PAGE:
Pan-fried Cod with Coconut Milk Sauce

By Michelle Chang

Michelle Chang was born in Taiwan in 1967. In 2012, she moved to France, and in 2017, opened her restaurant, La 5ème Saveur. Her cuisine is a revisitation of French cuisine through fermentation. She is also a writer and columnist for a Taiwanese health magazine.

With the human exploration of the unknown, and the ease of transportation, the barriers of borders have begun to disappear. The former explorers and immigrants now bring with them elements of their culture, food, and cooking style from outside the country. These relocated elements and the local environment, blend to create a new look and connotation of food.

Topinambur was originally cultivated by Native Americans. In 1603, Samuel de Champlain, a French explorer, discovered topinambur during an exchange with indigenous people in Canada, and recommended it to Mr. Marc Lescarbot, who was traveling to the French colony of Port-Royal in 1606. Lescarbot brought topinambur back to France in 1607.

The plant has been referred to in Chinese as ‘菊chrysanthemum’ and because of its appearance of a small taro, it has also been called ‘芋taro’. Another Chinese name is ‘洋姜western ginger’ because it comes from the West and resembles ginger in appearance. Most of the Taiwanese people’s knowledge of topinambur comes from Japan, because the Japanese introduced topinambur and greatly promoted its health benefits.

Topinambur is also known as Jerusalem artichoke because it tastes like artichokes when cooked, and has been called Canadian truffle because of its resemblance to a truffle.

After it was introduced to Europe, it became a European agricultural product because it was easy to cultivate and hardy. During World War II, due to the shortage of food, topinambur became a staple food for people and feed for animals. After the economy gradually recovered, to break the link with the memory of war and poverty, topinambur disappeared from the European table for a long time until the beginning of the 21st century, when the “Forgotten vegetable/Légumes oubliés” boom started, and topinambur began to be noticed once again.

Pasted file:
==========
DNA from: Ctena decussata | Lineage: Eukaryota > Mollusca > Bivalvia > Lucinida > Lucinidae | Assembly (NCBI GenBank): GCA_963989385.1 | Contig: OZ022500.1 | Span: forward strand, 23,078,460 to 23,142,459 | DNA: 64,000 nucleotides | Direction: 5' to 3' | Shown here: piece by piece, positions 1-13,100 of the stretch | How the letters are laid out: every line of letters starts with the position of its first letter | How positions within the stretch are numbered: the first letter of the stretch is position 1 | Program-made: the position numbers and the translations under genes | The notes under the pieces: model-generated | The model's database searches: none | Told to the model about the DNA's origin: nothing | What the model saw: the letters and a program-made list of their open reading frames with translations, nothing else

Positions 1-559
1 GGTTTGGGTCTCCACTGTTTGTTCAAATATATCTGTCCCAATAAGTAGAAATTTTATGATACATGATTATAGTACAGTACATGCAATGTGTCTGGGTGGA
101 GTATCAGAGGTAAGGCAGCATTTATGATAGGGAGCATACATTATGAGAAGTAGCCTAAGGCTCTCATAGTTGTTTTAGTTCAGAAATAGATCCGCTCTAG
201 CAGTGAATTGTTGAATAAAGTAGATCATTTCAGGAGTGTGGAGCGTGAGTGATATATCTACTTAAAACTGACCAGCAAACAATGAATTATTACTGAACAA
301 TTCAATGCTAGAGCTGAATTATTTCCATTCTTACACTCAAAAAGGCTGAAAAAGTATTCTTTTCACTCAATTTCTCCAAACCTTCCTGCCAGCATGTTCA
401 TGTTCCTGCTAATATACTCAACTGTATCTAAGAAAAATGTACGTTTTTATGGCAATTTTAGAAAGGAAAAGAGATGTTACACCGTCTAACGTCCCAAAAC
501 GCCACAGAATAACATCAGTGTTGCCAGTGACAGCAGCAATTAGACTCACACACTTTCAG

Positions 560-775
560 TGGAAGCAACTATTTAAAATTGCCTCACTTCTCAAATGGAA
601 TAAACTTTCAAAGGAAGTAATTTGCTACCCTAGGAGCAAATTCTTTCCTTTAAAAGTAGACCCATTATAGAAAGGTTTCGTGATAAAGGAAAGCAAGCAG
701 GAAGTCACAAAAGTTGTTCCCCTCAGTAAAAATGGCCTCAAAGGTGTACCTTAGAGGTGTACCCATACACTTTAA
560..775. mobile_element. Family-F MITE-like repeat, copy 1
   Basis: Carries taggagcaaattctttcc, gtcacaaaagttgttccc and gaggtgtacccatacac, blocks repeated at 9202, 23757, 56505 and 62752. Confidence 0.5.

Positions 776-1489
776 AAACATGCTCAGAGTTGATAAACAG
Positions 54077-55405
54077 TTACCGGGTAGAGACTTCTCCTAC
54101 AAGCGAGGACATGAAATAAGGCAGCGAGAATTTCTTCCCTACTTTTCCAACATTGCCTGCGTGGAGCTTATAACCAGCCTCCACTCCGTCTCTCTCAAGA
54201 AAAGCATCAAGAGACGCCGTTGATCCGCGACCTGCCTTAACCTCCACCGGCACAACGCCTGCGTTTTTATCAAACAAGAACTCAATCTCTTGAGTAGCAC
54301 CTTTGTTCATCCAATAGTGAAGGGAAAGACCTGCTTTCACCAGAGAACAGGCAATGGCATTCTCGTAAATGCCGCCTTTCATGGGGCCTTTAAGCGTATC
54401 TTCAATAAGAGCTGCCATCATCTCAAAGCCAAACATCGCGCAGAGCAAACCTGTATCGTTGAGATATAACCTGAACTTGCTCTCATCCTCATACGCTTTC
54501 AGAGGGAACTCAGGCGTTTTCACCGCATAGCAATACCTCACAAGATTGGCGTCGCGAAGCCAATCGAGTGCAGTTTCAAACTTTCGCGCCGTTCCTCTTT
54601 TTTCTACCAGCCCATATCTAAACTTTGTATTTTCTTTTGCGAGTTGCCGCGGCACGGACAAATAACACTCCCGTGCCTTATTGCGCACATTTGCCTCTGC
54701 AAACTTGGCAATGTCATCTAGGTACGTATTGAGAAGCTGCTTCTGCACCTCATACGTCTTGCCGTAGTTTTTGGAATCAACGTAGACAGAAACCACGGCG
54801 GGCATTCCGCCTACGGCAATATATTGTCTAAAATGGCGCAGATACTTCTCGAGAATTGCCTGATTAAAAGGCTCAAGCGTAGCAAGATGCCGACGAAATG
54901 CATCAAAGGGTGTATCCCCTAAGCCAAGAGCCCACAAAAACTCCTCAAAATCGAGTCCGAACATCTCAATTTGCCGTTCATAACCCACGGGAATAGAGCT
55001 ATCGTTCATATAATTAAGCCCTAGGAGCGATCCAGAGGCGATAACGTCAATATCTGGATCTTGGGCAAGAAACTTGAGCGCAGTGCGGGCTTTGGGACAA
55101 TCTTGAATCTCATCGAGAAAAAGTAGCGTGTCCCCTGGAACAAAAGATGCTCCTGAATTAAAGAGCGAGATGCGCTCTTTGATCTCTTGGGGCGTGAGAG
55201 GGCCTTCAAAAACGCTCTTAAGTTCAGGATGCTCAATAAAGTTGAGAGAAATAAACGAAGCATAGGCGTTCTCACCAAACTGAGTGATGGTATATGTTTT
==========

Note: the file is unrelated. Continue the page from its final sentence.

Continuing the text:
Topinambur has a light sweet taste, and the source of the sweetness comes from inulin. Inulin is a naturally occurring polysaccharide produced by many types of plants. It is a prebiotic is metabolized by intestinal microbes into smaller molecules which can be absorbed and promote the growth of beneficial microbes.

However, because it cannot be broken down by the body’s digestive enzymes, some people may experience gastrointestinal discomfort after eating it. When eaten raw or undercooked, topinambur has a crisp texture and is ideal for salads or quick fried. Topinambur well-cooked has a texture similar to potatoes and artichokes, and can be used in soups, stews, and even as a dessert. To solve the problem of digestibility, you can ferment topinambur before you cook it.

Fermented Topinambur:

Preparation Time: 20 minutes
Fermentation: 3 to 4 weeks

Pan-fried Cod with Coconut Milk:

Preparation Time: 15 minutes
Cooking: 15 minutes



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For 4 Servings

1 cup Carnaroli rice
1 medium onion, chopped
2-3 tablespoons of EV Olive Oil
½ glass of white table wine
1 pint chicken stock preprepared (or vegetable stock)
1 cup rinsed blueberries
1 cup roasted chestnuts or more, chopped in big pieces
2 tablespoons butter
2 tablespoons gorgonzola cheese (optional)